Earlier this year I arrived home and found a note attached to my door. The note was a plea for help and a request to contact the owner of a one year old Welsh Terrier called ‘Bailey’. I immediately contacted the owner and arranged a meeting.
I met a lovely lady who was very distressed and at her wits end, ‘Bailey’ had been punishing her and inflicting nasty bites. What surprised me was the fact that I knew this little dog and had no idea of the double life it was leading. I had encountered her whilst out with my own dogs. The dog that I had observed was a pleasant and confident dog, albeit one that was noticeably very independent. However, I had no idea what was occurring behind the scenes.
Following an initial consultation with the owner it soon became apparent that this was a situation whereby a dog was controlling the environment and more significantly the owner through physical force and aggression. The owner had reached a crossroads and had no idea which way to turn. This was further complicated by the actions of the dog walker and also guidance provided by a local trainer.
The dog walker held the view that all dogs should know their place and be put there physically. Sadly, this is also still the view of many that operate in the dog industry; however there is a vast difference between calm effective leadership and physically forcing a dog into submission. This position was further exasperated by the actions of a local dog trainer, who provided advice, guidance, and instruction that resulted in an escalation of the dog’s aggressive temperament.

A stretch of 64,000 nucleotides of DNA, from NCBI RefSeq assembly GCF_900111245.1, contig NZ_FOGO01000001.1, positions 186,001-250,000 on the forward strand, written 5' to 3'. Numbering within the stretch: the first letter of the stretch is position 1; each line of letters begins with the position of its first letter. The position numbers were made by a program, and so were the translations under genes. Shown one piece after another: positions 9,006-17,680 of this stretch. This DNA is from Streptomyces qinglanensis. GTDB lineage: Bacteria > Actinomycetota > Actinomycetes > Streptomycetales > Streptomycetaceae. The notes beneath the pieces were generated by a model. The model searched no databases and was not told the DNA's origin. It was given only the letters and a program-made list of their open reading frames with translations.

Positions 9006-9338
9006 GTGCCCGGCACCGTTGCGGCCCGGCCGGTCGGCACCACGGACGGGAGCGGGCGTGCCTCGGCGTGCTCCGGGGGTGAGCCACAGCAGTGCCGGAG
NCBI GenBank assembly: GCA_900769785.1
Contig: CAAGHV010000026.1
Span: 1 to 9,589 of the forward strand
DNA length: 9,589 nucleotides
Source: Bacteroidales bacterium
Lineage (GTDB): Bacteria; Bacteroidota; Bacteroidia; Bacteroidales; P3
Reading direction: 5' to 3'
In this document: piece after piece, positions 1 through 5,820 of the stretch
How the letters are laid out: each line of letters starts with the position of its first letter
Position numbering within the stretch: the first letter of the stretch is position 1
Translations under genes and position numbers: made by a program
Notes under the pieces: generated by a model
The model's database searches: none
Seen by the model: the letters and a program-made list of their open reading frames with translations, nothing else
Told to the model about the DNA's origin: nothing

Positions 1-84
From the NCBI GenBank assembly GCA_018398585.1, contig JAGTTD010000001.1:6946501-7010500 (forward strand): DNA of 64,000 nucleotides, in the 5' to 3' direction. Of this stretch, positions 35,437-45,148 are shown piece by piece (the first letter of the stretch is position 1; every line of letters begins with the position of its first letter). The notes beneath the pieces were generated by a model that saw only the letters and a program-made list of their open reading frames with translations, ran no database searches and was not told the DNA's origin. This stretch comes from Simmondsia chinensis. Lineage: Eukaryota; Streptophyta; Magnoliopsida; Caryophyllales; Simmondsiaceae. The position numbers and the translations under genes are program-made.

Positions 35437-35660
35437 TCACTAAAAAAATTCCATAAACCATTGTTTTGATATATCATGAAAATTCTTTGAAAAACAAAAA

A clear lack of knowledge, experience, and professional training, resulted in extremely poor advice being given. The individual instructed the owner to tackle her dog’s display of aggression with a rolled up newspaper and charged her for the privilege of such outrageous advice. Using physical punishment to deal with a dog already learning to be aggressive is quite simply a recipe for disaster. Meeting aggression with aggression generally leads to one party getting injured and the intensification of behavioural problems.
This was a straight forward case of people misunderstanding how dogs learn and failing to recognise breed traits, if you fight a terrier there is a strong chance that it will fight back. After all they are game dogs that were bred to tackle, badgers, otters, foxes, and other creatures once considered vermin.
‘Bailey’ had simply learnt to defend herself against anything that she considered unpleasant. However, she had also become accustomed to redirecting her pent up aggression on her loving owner. She was being the dog that she was bred to be, fearless, bold, and game, but she was expressing her anger in the wrong direction and with significant consequences. When she became intolerant or bored she became feisty and attacked her owner. This was demonstrated through several unpleasant encounters that resulted in superficial injuries. The position was untenable, the relationship damaged beyond repair, and urgent action required.